An Introduction to Ecological Economics by Robert Constanza, et. al., 1997, CRC Press

Steady-State Economics by Herman Daly, 1977, W. H. Freeman and Company

The Bridge at the Edge of the World: Capitalism, the Environment, and Crossing from Crisis to Sustainability by James Gustave SpethA

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Better(not bigger)Vermont Policy Position: US Fertility
October 2015


VSP believes in a Vermont, an America and a planet Earth where every child is conceived as the result of a conscious decision. While we acknowledge that this is somewhat unrealistic, we note that our nation has a dismal record today; close to half of all U.S. pregnancies are unplanned. We believe everyone in America should have full access, universally supported throughout the health care system, to the necessary tools to plan the number and timing of children they will bear. And we support a cultural transition to a time when, thanks to enlightened policy, parenthood is almost universally delayed until at least the mid-20s; we believe that giving people a chance to grow up a bit makes for a much happier and healthier experience for every family member.


Currently, the fertility rate in America is 2.1 births on average for each woman in the population, which, in the absence of immigration, will eventually lead to a stable population. Given the high level of consumption of Americans, and the challenges inherent in reducing that consumption meaningfully, we believe that efforts to reduce consumption should be paired with efforts to reduce unplanned births in the hopes of a brighter future for this planet and its fragile ecosystems.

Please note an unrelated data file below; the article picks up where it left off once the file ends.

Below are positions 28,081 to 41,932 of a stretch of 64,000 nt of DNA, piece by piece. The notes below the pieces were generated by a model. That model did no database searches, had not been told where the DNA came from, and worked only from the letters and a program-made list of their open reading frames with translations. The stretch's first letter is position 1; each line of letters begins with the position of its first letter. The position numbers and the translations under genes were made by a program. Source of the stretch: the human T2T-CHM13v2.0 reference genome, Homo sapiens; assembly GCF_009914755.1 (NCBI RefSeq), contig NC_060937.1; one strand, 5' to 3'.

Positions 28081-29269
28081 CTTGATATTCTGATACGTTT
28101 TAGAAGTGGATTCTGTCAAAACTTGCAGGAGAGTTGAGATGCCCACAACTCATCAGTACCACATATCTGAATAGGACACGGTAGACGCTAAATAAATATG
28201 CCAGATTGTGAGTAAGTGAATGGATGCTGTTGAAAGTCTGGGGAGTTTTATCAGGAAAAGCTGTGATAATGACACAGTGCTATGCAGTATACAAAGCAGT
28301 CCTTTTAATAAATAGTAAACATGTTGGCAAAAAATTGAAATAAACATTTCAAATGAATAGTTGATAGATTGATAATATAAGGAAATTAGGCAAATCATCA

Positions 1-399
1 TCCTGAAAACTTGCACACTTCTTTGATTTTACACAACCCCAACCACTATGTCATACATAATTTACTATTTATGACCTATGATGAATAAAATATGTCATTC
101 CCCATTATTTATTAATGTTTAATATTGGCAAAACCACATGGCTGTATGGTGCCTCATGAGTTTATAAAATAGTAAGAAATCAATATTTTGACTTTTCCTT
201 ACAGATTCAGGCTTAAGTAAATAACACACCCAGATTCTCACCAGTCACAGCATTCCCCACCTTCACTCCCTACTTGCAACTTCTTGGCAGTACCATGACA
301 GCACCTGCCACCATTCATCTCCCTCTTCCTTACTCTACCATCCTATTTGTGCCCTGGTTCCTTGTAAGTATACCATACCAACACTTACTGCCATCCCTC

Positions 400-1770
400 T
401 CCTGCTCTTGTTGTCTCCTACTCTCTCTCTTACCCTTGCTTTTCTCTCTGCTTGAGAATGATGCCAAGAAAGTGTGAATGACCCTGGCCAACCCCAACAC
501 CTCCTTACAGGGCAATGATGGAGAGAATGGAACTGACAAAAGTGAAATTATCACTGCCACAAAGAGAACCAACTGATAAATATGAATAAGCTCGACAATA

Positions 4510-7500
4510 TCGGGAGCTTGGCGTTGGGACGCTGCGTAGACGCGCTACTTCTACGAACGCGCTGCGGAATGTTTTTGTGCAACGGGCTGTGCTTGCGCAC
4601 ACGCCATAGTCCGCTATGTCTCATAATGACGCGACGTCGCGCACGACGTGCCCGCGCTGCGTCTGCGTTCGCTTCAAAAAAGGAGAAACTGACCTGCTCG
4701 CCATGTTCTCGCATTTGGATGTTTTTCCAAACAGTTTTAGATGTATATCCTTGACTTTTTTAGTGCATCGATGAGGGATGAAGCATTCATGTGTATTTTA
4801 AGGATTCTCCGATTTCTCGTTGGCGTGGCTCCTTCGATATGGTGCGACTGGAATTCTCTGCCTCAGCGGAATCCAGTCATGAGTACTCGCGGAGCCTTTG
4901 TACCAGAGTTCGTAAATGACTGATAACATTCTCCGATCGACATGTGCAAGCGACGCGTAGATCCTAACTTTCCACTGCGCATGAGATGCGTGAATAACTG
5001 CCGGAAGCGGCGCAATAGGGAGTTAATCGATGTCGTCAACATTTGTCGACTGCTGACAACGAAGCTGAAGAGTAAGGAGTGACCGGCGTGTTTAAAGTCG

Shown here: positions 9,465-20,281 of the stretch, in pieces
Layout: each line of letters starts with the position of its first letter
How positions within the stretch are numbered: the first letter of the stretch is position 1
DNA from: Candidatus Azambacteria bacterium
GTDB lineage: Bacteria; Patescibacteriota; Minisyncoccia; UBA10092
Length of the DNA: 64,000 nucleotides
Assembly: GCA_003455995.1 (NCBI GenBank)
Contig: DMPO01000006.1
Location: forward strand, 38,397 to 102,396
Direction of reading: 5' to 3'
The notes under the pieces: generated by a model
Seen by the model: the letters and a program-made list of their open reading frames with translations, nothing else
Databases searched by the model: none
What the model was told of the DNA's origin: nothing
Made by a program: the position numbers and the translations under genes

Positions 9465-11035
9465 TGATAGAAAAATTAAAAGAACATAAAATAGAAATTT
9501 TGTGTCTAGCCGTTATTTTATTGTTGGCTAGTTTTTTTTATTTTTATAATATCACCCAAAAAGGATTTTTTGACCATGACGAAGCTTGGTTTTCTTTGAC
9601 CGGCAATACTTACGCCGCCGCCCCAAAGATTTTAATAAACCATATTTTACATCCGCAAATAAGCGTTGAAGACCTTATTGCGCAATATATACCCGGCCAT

Our call for reductions in the rate of unplanned pregnancies, however, go beyond our views on population growth; across our society, reducing the number of unplanned pregnancies will also improve the quality of life for all of America's children. Although millions of babies born as the result of an unplanned pregnancy will thrive under the loving care of a devoted family, not all do; many of society's most naggingly persistent ills are statistically associated with unplanned births to families unable to provide a nurturing and safe environment. By a wide margin, research shows that planned babies are much more likely to be happy, healthy and productive in adulthood. A reduction in unplanned pregnancies will, therefore, lead to improved circumstances for America's children and improved outcomes for our society as a whole.

Policy Position  

We support mandatory, age-appropriate reproductive health education in all of America's public schools, with full inclusion of not just the tools but also comprehensive instruction on proper use of all practical forms of birth control. While we don't oppose the inclusion of content promoting the benefits of abstinence, research has consistently documented that abstinence-only programs are ineffective in reducing not just abortions and unplanned pregnancies but unprotected sex in general and premarital sex in particular.

We call for mandating that health insurance plans include full coverage of birth control supplies and services, including abortion. Until universal health insurance coverage, including family planning services, becomes the norm, we endorse government support for free family planning services, including abortion, regardless of ability to pay.